Letters on the Improvement of the Mind, Addressed to a Young Lady...
[ Chapone, Hester.]

London: Printed by H. Hughs; for J. Walter, 1773. The uncommon first edition of the author's most famous and important work; it was reprinted countless times in the next fifty years. The first edition was apparently issued in a fairly small edition; the second, published the same year, is far more common Binding extremities rubbed, with front joint of Volume I cracking, but sound. Contemporary ink signature ("Mary Lush") in Volume II, back free endpaper of Volume II lacking, occasional light browning, offsetting to endpapers. A good, attractive copy. Contemporary sprinkled calf. Gilt-decorated spines with brown morocco labels. Two volumes, small octav viii, 200; [2], 230 pp. (Item ID: 16480)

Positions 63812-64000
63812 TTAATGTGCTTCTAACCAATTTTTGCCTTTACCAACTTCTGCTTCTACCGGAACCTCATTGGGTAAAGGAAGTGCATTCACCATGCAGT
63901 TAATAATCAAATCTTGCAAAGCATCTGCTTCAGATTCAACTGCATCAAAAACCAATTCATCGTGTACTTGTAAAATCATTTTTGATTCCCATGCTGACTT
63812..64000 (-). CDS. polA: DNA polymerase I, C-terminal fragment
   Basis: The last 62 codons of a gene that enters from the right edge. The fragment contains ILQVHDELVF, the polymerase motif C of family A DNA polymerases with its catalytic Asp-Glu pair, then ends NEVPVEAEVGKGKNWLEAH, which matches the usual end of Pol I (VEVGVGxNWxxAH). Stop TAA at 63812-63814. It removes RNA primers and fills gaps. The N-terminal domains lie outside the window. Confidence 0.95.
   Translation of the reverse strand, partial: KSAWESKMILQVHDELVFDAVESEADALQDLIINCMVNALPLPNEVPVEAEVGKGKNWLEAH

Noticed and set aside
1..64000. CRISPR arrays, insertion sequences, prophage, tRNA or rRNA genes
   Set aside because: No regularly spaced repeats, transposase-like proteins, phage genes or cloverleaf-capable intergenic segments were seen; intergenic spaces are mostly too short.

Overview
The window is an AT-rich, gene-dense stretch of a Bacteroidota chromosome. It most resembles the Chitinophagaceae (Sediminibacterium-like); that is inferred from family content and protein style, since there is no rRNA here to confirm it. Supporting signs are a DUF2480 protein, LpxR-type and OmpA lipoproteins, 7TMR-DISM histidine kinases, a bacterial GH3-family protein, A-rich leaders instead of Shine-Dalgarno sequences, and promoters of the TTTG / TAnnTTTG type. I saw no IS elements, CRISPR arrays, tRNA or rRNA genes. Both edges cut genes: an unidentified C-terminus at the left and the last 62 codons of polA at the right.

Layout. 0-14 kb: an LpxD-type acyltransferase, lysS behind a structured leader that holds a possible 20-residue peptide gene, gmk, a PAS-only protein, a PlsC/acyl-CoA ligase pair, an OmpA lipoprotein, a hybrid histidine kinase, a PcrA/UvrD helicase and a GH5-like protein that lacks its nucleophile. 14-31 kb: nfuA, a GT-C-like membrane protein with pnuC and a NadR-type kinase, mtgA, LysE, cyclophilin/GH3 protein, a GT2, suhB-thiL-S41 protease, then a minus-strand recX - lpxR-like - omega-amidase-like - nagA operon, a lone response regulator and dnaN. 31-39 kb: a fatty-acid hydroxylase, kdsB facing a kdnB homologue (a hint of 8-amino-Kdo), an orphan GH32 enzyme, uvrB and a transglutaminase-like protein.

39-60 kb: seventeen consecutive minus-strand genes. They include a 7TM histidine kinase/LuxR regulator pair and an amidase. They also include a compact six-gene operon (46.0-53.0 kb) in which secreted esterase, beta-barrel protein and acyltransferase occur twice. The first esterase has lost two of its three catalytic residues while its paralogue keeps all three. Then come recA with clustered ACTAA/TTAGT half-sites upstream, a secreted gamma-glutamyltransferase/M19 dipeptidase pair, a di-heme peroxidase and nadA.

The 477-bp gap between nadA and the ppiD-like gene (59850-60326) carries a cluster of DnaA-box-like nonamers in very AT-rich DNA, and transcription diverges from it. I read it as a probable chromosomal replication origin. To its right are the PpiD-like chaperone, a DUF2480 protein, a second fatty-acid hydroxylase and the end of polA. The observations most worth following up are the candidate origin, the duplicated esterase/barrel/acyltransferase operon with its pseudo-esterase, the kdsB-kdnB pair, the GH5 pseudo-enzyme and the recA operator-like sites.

Hester Chapone (1727-1760) was one of the Bluestockings. She was associated especially with Elizabeth Carter, and Elizabeth Montagu, to whom this work is dedicated, but was also a friend of Samuel Richardson, Frances Burney d’Arblay, and Gilbert White. She came to the attention of Samuel Johnson, who admitted four of her pieces to The Rambler. The publication of Letters on the Improvement of the Mind , a treatise on female education addressed her niece, brought her fame, if not fortune; she was paid £50 for it. She was paid five times that for Miscellanies in Prose and Verse, which included her early verses, moral essays, and “The Story of Fidelia,” first published in The Adventurer (See the Linda V. Troost article in An Encyclopedia of British Women Writers).

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